The noise, the smoke and a pool of flouride-filled,liquid mud left behind, was the result of that bore well drilling.
It started early morning on Friday and ended last night. In these 48 hours, they drilled up to 60 meters, I was told, but finally abandoned the drilling and left because, there was still no sign of usable water!
That the groundwater level has dropped to an incredibly low in Hyderabad, is no news. I too have been writing about it for a long time. The point is, it's high time to stop this drilling madness.
And there is only one way to do that: declare groundwater as a public property and end the trend of selling it like common products.
The reasons are well known and even well-argued: continuation of groundwater as a private property has led to over exploitation all across the country. In cities, it has actually bred a new line of water traders (some are calling them the 'tanker mafia') who are drilling bore wells, selling tankers full of that at an exorbitant price and minting money.
Who buys this water? Everyone, including me, because there is no other way to survive. In Hyderabad,the government supplies water for an hour for three days a week. It talks about depleting groundwater levels, says that all the water bodies are drying up, and yet takes no concrete action either to stop people from digging new bore wells, or regulates the existing ones.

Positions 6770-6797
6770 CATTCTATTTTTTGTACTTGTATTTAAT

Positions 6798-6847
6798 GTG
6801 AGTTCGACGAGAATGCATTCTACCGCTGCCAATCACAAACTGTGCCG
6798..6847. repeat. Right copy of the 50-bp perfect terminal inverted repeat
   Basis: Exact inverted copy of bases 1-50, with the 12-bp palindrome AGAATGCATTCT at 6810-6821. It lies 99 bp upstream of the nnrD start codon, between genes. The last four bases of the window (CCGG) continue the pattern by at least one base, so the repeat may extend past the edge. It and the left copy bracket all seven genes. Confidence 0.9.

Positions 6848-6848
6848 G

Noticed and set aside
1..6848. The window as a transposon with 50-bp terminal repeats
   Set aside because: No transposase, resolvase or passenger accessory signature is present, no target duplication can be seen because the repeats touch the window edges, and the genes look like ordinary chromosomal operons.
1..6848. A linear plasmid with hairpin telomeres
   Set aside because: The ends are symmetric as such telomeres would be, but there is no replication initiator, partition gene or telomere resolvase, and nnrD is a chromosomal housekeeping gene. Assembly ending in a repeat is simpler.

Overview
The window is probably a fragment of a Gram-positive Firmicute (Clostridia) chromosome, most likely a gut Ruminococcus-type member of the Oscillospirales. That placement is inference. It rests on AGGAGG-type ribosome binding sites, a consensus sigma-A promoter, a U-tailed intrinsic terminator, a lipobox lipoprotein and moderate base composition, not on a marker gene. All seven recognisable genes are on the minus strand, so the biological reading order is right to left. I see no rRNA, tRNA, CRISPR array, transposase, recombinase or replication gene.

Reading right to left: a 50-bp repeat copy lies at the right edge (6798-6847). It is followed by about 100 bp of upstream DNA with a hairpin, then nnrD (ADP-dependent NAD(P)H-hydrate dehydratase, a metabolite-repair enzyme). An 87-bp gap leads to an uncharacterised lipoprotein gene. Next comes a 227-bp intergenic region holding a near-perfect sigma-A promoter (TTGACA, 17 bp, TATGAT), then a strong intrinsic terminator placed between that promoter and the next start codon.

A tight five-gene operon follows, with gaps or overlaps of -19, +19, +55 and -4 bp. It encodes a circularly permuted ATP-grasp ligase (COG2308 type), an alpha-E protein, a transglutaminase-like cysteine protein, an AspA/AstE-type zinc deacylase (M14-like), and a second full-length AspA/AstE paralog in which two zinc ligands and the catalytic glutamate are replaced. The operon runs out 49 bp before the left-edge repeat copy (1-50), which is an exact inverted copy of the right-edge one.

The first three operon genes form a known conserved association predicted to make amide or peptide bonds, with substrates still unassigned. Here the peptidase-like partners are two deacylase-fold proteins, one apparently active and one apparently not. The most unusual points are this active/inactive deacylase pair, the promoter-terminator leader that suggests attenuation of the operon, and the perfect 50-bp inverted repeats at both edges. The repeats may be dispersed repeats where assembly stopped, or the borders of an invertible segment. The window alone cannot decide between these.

Actually, that is the problem with our governments in general. Early this year, the government at the center released a draft water policy. But that policy neither suggests a blanket ban on drilling or extraction of groundwater by individuals, nor does it talk about a strict punishment for those water businessmen who are drying out our water tables.
|Photo courtesy: Transnational Institute|
No wonder, the draft has drawn flak from critics, and rightly so. In a country where oil, coal or any mineral is a public property, why is there so much shyness to save water from privatization? Is water less precious than oil or coal for human life?
Experts have said that by 2025, 60% of our groundwater blocks could turn critical. So, we need to really stop using water as a commodity and save it when we have time. And the time is now.
Let the Water Policy 2012 put a ban on individual groundwater extraction for sale and making profits, even if he is doing that on his own land. Being a miser is certainly wiser than being a pauper, specially when it comes to something that life depends on, isn't it?